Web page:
• Inclusion as Competitiveness: Inclusion isn’t just about social or philanthropy justice; it’s about economic competitiveness. Companies are faces new challenges like talent shortage it means great resignation, new expectations of Z generation, skills mismatching, demographic issues and emigration of talents need they need to recognize that diverse talents and inclusive practices lead to better innovation and are more reflective of customer bases. NEET , migrants, disables people can be an advantage for climax, motivation , different perspective , enhanced reputation , employee engagement and customer satisfaction. However, many are still not fully prepared to integrate these practices into their operational strategies .


Best Practices and Inspiration

There are excellent examples to learn from, such as the innovative training best practiced Minimaster (MMA) and Liceo del lavoro (LDL) develop by the GIVE project. These practices match physical training with practical application, creating a dynamic and engaging learning environment.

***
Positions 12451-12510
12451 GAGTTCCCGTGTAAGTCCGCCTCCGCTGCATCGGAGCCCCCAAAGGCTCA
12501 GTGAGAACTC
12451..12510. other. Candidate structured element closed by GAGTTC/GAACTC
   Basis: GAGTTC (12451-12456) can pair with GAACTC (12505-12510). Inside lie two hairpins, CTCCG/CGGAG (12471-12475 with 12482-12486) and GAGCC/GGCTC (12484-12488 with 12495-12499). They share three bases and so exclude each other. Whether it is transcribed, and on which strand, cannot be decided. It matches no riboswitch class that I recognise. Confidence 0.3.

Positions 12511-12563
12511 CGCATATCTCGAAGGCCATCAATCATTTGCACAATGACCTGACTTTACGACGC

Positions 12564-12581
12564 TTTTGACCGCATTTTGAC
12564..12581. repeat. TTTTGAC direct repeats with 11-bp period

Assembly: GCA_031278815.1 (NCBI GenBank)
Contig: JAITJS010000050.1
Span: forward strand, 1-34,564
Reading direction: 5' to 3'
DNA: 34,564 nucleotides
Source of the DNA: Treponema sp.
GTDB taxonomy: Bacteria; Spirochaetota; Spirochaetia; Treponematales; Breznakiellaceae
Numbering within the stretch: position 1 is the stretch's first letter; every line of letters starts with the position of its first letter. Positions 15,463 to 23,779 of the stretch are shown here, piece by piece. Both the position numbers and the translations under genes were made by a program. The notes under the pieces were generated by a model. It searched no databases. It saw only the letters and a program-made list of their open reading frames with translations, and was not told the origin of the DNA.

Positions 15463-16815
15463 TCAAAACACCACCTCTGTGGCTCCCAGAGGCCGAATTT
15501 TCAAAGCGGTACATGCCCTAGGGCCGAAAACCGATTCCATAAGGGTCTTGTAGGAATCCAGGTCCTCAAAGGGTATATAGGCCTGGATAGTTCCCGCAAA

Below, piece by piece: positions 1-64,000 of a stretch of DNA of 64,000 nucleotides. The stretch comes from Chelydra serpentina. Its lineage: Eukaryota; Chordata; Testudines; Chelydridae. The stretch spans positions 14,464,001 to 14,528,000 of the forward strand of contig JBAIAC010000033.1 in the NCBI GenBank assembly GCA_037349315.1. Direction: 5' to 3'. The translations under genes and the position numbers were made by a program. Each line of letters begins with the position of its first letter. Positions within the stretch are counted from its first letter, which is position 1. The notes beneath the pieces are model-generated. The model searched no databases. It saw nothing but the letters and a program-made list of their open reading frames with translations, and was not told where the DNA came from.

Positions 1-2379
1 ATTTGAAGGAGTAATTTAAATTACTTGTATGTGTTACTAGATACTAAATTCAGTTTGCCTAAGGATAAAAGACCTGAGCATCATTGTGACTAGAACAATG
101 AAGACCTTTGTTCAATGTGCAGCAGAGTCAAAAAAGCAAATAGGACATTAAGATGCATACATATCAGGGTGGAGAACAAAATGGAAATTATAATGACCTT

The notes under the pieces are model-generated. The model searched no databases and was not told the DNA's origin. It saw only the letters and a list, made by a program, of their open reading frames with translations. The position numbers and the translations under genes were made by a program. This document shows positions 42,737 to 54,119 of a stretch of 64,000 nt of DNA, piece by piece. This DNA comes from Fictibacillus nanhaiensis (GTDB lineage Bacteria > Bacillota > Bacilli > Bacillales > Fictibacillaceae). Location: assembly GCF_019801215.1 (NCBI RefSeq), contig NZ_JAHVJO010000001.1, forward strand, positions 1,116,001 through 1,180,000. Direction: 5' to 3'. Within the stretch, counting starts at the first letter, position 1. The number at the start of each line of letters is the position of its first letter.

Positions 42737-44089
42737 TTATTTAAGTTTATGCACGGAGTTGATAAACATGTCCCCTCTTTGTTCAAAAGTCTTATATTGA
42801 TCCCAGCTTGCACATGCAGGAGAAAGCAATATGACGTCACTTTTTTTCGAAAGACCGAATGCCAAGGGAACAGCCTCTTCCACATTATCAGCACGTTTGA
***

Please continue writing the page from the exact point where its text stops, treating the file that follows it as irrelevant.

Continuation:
By embracing a new approach to VET, one that prioritizes learning by doing and celebrates inclusivity, we can ensure that VET is not just a viable option, but the preferred choice for the young generation.

The Road Ahead

We must move beyond performative metrics and focus on creating a VET system that fosters a love of learning and equips individuals with the practical skills they need to thrive in this new era.
The transition from a performative to a transformative approach in education requires a shift towards best practices that prioritize experiential learning and inclusivity. This change is not merely educational but is fundamentally about cultural transformation within organizations and industries.
This is the promise of The GIVE project ( European centre of excellence) and this is just the beginning. Stay tuned for further developments as we work towards a future where VET is synonymous with excellence and opportunity for all.